This AP story covers a recent study evaluating an experimental gene therapy, “chimeric antigen receptor T-cell therapy” or CAR-T, on 101 patients with a very specific type of lymphoma who had exhausted conventional therapies.
The story does well to point out the results of the study had some caveats–they were released by a company developing the treatment, the findings have not been published, nor have they been reviewed by independent experts. The story also does a good job discussing the risks of the therapy, and it included quotes from an independent expert.
The story would have been stronger if it had contrasted the company results with data from therapies that are currently in widespread use for this very small subset of aggressive lymphomas.
The fact that CAR-T therapy is being heavily invested in by major drug companies pushing for FDA approval, that preliminary results have been encouraging, and that many of the cancers that may respond to it are considered untreatable, makes any study on the subject enticing to readers, doctors and journalists. That’s reason enough to approach these studies – as this author did – with a balanced perspective that places an emphasis on independent sources, potential harms, study limitations, and –perhaps, most importantly — careful documentation of potential financial conflicts of interest.
The companies competing to bring this therapy to market have not said how much they will charge. The story acknowledges cost this way:
“Company officials would not say what the treatment might cost, but other types of immune system therapies have been very expensive.”
This is a barely passing satisfactory. Other news sources have brought up that, since CAR-T cell therapy is an individualized gene therapy, the cost may run into the hundreds of thousands of dollars per patient.
The story makes note of quantitative results related to tumor shrinkage, as well as remission data six months after treatment. It also pointed out that median survival in the study is not known.
There is one anecdotal quote by a patient who was facing potential stem cell transplant, but opted for CAR-T therapy, and went into complete remission and saw his tumors “shrink like ice cubes.”
This is a major strength of this article. It makes it clear CAR-T treatment is not without major risks which include: treatable anemia, brain toxicity, and a “dangerous condition where the immune system overreacts in fighting the cancer” (likely, “cytokine release syndrome”). Deaths directly caused by CAR-T therapy in this and other trials are mentioned.
The headline labels it a “major study.” That’s a subjective term. We need to know was the study randomized, blinded and controlled? What did the control group receive? If there was no control group, the story should caution readers as to the limitations of the study design (something that didn’t occur here).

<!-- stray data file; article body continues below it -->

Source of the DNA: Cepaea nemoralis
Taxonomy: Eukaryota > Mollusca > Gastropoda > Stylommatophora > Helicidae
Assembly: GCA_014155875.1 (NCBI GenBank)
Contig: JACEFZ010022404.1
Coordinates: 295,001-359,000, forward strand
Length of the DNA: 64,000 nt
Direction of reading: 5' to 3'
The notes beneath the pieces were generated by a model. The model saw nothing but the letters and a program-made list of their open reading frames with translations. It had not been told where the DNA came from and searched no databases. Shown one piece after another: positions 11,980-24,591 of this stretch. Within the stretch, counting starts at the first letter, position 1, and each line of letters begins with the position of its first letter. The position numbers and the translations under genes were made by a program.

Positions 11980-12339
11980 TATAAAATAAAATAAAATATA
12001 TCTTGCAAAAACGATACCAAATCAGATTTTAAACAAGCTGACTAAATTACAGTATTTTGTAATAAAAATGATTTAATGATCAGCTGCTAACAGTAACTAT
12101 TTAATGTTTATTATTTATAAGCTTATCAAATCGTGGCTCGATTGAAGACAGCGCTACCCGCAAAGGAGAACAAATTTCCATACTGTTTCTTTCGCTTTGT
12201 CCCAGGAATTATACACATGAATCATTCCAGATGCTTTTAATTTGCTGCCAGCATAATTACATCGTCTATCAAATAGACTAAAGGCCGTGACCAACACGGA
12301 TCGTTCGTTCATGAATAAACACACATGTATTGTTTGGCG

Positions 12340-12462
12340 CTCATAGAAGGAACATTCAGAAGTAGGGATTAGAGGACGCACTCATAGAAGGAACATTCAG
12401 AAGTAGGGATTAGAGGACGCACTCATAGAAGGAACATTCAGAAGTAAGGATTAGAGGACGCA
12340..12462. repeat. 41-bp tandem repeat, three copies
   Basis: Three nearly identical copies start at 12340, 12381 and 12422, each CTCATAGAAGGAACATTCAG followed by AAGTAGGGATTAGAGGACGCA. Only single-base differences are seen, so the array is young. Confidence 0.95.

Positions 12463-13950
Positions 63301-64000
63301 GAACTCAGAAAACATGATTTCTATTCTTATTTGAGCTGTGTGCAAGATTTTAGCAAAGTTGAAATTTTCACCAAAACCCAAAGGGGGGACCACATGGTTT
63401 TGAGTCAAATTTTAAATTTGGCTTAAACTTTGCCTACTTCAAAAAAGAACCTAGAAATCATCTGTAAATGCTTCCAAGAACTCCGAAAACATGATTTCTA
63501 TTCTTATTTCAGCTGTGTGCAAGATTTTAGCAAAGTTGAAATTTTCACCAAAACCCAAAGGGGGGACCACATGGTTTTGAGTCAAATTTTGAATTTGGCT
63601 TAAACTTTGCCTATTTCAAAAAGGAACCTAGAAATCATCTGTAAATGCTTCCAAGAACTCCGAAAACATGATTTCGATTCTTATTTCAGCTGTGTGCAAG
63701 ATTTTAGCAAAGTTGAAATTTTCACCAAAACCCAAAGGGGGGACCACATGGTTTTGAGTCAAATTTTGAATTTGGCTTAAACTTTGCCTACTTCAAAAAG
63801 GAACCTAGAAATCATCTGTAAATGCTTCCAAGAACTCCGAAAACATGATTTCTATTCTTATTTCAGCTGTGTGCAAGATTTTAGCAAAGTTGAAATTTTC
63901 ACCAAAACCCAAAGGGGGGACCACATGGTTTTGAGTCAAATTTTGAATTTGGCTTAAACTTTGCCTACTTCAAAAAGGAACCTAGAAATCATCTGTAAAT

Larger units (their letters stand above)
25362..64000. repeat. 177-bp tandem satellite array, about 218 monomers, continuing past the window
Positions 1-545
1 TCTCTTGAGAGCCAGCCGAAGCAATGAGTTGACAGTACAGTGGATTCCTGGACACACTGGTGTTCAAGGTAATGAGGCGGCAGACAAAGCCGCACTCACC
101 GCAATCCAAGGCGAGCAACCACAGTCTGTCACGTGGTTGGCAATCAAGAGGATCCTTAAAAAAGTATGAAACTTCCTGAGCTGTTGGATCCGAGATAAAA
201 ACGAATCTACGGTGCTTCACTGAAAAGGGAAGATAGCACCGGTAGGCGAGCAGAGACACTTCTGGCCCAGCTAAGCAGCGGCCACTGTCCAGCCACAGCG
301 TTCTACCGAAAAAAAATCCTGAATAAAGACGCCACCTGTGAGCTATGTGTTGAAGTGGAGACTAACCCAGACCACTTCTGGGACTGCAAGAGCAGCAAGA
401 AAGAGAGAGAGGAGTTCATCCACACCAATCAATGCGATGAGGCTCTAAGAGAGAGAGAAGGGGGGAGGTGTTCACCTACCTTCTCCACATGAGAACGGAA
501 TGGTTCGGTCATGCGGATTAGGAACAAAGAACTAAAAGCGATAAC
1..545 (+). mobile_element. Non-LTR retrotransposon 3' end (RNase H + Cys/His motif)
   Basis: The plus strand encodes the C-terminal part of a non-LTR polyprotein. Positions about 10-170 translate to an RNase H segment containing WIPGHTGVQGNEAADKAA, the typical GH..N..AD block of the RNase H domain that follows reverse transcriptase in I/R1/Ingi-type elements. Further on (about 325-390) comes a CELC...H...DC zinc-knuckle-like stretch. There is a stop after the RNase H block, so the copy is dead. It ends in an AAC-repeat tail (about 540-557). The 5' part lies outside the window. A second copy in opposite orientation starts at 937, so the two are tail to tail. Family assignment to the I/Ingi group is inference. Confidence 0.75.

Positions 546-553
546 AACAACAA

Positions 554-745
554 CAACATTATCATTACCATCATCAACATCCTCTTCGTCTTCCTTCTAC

That being said, the story deserves praise for mentioning two important limitations. First, it notes that the study is company-funded, unpublished, and the results have not been peer-reviewed. Second, an independent source provides the important caveat that follow-up beyond 6 months is a critical piece of missing information in judging how beneficial the treatment is.
The story did not disease monger. These lymphomas are serious and aggressive forms of blood cancer.
The story notes that the study was funded by Kite and it quotes two outside sources. First, Dr. Roy Herbst of the Yale Cancer Center, who has not disclosed any relationship with Kite Pharma. Also quoted is Dr. Steven A. Rosenberg of the National Cancer Institute “who had no role in Kite’s study” but who has had T-Cell immunotherapy research funded by Kite Pharma within the past year (a fact not disclosed in the piece).
The story makes a good faith effort to provide independent, objective perspectives on the research. However, to make a point of saying Dr. Rosenberg had no role in “this” study but not mention he has been funded by Kite Pharma in the past for similar research is enough of a red flag to warrant an unsatisfactory mark for potential conflict of interest.
There is passing mention of chemotherapy, as well as stem cell transplant, and the story does note that these patients have exhausted all other available options. However, there is no mention of what the current accepted treatments for these specific lymphomas are. Furthermore, a clear understanding of treatment alternatives is compromised because the story does not clearly state that CAR-T therapy is currently only being tested for Acute Lymphocytic Leukemia (ALL) in children and young adults, as well as some B-cell lymphomas and leukemias. Without knowing this the reader can not answer the obvious: “what exactly does CAR-T treat and what are the alternatives?”
The story mentions this is an “experimental gene therapy” and that, if approved, it could become the first such treatment to be available in the United States. The story notes that the company is seeking approval for the drug by the end of March. While this is sufficient for a satisfactory grade, we think the story could have elaborated on this a bit, and noted that the approval would be based on preliminary phase 2 data — not the typical phase 3 study data that the FDA normally requires for approval. The drug appears to be eligible for expedited approval based on the FDA’s “breakthrough” therapies program.
The story immediately states that this is an experimental therapy and that there are no approved gene therapies currently available in the United States. It would have helped readers to know that over a dozen medical centers across the country are entering their second year of Phase I or II trials with CAR-T.
The story included the perspective of one independent source and did not appear to rely heavily on the news release.